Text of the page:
Obama is now Pandering for President and has to deal with the "realpolitik" of the ground. Universal health-care is off the list. He still won't commit to an immediate end to the war. Surely St. Obama can maintain those high-mined ideals of "diplomacy" and "fair?:"
I know that many Obama supporters don't like to hear it, but Obama is getting the same useless and juvenile coverage the run up to the war got. The same pandering love-fest Bush and the Necons got, and most of us came to hate as we were pilloried by the press and the public for our anti-war stance. I can't watch MSNBC anymore as it's literally become the Good Obama vs the Evil Hillary network with out-right biased and taking-sides coverage from before New Hampshire.
Obama's Overlooked Cuba Speech
Michael C. Moynihan May 30, 2008
If you doubt that the big broadcast and print media outlets are, for the most, in the tank for Sen. Barack Obama (D-Ill.), quickly skim the transcript of the Democratic frontrunner’s speech in Miami last Friday. Obama travelled to Little Havana to engage in some election-year genuflection, that ritualistic demonstration of fealty to Cuban exiles performed by almost every presidential candidate since Fidel Castro took possession of the island in 1959. Obama pandered, the media swooned—and a few interesting policy shifts were curiously ignored.
And while the Obamobots obviously bask in the bubble, the bubble is there and it is obvious. Digby nails the phenomena at Hullaballo and I suggest reading the rather long post.
It was but one policy proposal—a good one, for sure—and the following day’s New York Times dispatch led with it: “Senator Barack Obama on Friday called for greater engagement with Cuba and Latin America, saying the long-standing policies of isolation have failed to advance the interests of the United States or help people who have suffered under oppressive governments.”The embargo hasn't done a damn thing since 1959. Just as wishing for magical flying ponies and unicorns has yet to bring one to any six-year-old girl in America. Further, our policy with just about everyone else (Russia, China) with a substantial market (ahhhhh....) to be exploited as, as we've all seen, been treated to an "open borders/free trade diplomacy.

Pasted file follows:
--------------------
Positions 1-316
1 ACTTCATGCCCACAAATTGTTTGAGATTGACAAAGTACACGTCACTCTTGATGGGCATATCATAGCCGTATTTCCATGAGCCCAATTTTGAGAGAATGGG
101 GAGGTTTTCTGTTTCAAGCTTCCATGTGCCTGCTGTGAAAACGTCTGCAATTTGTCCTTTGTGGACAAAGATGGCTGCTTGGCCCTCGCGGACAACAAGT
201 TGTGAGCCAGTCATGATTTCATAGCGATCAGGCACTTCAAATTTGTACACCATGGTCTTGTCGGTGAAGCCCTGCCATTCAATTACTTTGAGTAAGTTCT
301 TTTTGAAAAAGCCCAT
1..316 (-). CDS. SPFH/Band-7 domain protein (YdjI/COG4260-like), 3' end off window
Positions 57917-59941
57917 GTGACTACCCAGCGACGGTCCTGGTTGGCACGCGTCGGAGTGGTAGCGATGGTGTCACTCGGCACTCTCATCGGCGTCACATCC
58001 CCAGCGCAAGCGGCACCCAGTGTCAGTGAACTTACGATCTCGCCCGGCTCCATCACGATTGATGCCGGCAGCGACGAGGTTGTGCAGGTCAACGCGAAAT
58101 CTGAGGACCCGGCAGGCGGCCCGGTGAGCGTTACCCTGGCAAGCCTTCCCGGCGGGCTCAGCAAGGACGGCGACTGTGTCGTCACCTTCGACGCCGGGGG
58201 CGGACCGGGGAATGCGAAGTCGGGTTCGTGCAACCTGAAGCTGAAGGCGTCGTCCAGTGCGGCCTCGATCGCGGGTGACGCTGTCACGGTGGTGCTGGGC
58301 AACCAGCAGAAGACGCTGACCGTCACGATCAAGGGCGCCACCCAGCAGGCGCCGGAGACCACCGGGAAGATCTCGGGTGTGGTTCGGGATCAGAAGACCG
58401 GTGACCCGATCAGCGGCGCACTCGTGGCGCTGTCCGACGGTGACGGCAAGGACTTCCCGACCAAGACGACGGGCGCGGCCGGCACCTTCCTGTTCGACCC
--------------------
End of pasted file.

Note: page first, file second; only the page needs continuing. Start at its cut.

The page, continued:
Dig deeper into the speech—and the Times account—and you'll find that there are significant limits to Obama’s policies of engagement. During his 2004 Senate campaign Obama declared that it was "time for us to end the embargo with Cuba.... It's time for us to acknowledge that that particular policy has failed." But Cubans don’t influence Illinois senate races like they do Florida presidential contests. And while another Times article declared that “Change Comes to Miami,” the real news is that Obama is merely interested in tinkering with America’s Cuba policy, not substantially changing it.
“I will maintain the embargo,” he said to cheers from CANF members. “It provides us with the leverage to present the regime with a clear choice: if you take significant steps toward democracy, beginning with the freeing of all political prisoners, we will take steps to begin normalizing relations. That’s the way to bring about real change in Cuba—through strong, smart and principled diplomacy.”
Yet Obama's magical flying pony of diplomacy towards, Presidential Pandering Edition, Cuba means more of McSame:
And while accusing Sen. John McCain (R-Ariz.) of wanting to continue the current administration’s failed Cuba policy, Obama told the crowd that he could be counted on as supporting another failed policy—the drug war. “When I am President, we will continue the Andean Counter-Drug Program” with Colombia, though he recently opposed the passage of a free-trade agreement with the country. (Speaking of Obama’s skills as a soft-power diplomat, President Uribe responded to Obama’s opposition to the free trade agreement by saying that he “deplored” Obama’s position.)A policy that really isn't that much different than his own.
Also noted is that Obama clearly lacks the wit, or perhaps spine, to get rid of this idiotic "war on drugs." A policy that doesn't work, hasn't worked for nearly 30-years, and has us incarcerating more people than China and Russia COMBINED.
So, "yes we can?" I don't see it. I see pandering and more of the same.